1. develop air monitoring networks; these will facilitate epidemiological studies and if made publicly available, could enable stakeholders (including the general public) to monitor air pollution levels in their area and make decisions accordingly (Coker 2018)
  2. improve individualised data on air pollution exposure by increasing access and affordability of wearable technology, which may be a solution to improve personalised data collection and inform health practices (Wray 2018)
  3. cooperation at a multi-national level involving multiple stakeholders, including the government, industry, energy companies and the public (Kurt 2016)
  4. implementation of policies to reduce air pollution exposure at schools (e.g. restricting traffic in the vicinity of schools) and in homes, taking into consideration the health of individuals and the areas where such buildings are built (DePriest 2017)
  5. medical staff should consider the physical and social neighbourhood environment, including exposure to air pollution, when assessing children and others with asthma (DePriest 2017)
  6. invest in interventions to reduce air pollution and the harmful effects on health

Resources

Resources 

One review reported on the high economic costs of health impacts from air pollution (Zhang 2014). Between 2002 and 2009, Lanzhou, China had economic losses of over a billion renminbi (RMB) (approx £120 million GBP) in most years, with the highest loss of 1.66 billion RMB (almost £200 million GBP) in 2009. The other 20 reviews did not report any direct information on the cost or resource implications of air pollution and health. 

Quality

Quality of the evidence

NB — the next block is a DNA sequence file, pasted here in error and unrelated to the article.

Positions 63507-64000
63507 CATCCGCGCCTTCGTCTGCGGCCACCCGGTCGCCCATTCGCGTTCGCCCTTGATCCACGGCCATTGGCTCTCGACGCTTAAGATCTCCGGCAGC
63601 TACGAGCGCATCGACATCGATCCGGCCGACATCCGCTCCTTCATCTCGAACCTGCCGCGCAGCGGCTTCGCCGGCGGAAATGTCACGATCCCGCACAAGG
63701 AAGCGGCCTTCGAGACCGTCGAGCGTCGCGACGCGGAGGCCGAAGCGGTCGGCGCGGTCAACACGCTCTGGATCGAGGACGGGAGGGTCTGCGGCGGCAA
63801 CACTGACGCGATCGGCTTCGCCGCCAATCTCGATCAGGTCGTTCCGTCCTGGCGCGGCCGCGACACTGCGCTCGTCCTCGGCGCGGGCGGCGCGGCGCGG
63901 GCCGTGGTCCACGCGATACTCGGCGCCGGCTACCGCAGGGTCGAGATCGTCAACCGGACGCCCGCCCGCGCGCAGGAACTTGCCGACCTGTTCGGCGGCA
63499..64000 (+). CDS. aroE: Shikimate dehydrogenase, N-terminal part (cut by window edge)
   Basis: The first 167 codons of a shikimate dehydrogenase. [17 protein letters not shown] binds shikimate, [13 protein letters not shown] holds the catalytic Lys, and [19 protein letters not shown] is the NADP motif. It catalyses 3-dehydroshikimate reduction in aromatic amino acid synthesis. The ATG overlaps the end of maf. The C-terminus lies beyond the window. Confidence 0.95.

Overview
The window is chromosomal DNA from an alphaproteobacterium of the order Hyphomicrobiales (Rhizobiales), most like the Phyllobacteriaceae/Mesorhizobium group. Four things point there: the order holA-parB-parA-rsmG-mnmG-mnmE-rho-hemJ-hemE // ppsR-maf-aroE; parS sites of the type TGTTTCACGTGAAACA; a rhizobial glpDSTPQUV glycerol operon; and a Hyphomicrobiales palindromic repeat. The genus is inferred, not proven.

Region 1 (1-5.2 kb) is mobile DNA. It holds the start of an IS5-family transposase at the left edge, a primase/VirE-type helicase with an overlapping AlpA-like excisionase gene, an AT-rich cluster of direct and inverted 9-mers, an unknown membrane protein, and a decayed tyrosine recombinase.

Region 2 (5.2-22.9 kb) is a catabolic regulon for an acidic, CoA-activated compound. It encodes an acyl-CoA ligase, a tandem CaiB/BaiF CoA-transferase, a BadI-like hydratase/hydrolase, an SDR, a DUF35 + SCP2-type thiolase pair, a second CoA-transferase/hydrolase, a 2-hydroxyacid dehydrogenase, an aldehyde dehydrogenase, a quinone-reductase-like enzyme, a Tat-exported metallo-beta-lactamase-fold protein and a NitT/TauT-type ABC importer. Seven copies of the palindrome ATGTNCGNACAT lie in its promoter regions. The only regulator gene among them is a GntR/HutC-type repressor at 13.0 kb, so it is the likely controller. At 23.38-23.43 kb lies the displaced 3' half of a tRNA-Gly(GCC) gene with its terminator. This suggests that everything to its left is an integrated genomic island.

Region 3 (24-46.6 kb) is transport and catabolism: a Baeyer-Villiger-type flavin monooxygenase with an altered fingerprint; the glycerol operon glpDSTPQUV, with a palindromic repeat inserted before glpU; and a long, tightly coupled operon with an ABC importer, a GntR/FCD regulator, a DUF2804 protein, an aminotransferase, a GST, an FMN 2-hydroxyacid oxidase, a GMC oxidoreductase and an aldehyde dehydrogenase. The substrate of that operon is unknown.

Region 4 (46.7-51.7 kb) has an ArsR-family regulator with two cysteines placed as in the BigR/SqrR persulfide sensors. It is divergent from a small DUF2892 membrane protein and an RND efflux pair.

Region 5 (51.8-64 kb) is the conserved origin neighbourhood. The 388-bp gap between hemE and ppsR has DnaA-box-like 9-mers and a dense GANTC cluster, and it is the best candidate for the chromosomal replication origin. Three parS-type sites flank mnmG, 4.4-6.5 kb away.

Four reviews (19%) used tools to assess the risk of bias or quality, which had moderate (An 2018; Barnett 2018; Dendup 2018) and very low (Rugel 2020) quality evidence. The majority (81%) reviews were therefore ranked uncertain, giving the overall score of uncertain evidence. To improve the evidence base, future research should 

  • focus on at-risk or vulnerable and disadvantaged populations
  • account for individual and other environmental factors by using more robust study designs
  • develop standard definitions, methods, and measures for air pollutants and health outcomes (e.g. ICD-10 codes) to reduce heterogeneity and increase the ability to estimate pooled effects in meta-analyses

Searches for evidence were conducted between 2002 and 2020 in a median of three databases (IQR: 2-4). Ten of the included studies were formal systematic reviews (one with a meta-analysis (Barnett 2018), eight narrative/literature reviews, one umbrella review, one scoping review, and one integrative literature review.

Links

External links to related sources

References

References of included reviews

Alaazi, Dominic A., and Gamel A. M. Aganah. 2020. “Understanding the Slum-Health Conundrum in Sub-Saharan Africa: A Proposal for a Rights-Based Approach to Health Promotion in Slums.Global Health Promotion 27 (3): 65–72.

Ali, Muhammad Ubaid, Guijian Liu, Balal Yousaf, Habib Ullah, Qumber Abbas, and Mehr Ahmad Mujtaba Munir. 2019. “A Systematic Review on Global Pollution Status of Particulate Matter-Associated Potential Toxic Elements and Health Perspectives in Urban Environment.” Environmental Geochemistry and Health 41 (3): 1131–62.

An, Ruopeng, Mengmeng Ji, Hai Yan, and Chenghua Guan. 2018. “Impact of Ambient Air Pollution on Obesity: A Systematic Review.” International Journal of Obesity  42 (6): 1112–26.

Arantes, B. L., T. Mauad, and D. F. Da Silva Filho. 2019. “Urban Forests, Air Quality and Health: A Systematic Review.International Forestry Review 21 (2): 167–81.

Barnett, Anthony, Casper J. P. Zhang, Janice M. Johnston, and Ester Cerin. 2018. “Relationships between the Neighborhood Environment and Depression in Older Adults: A Systematic Review and Meta-Analysis.International Psychogeriatrics / IPA 30 (8): 1153–76.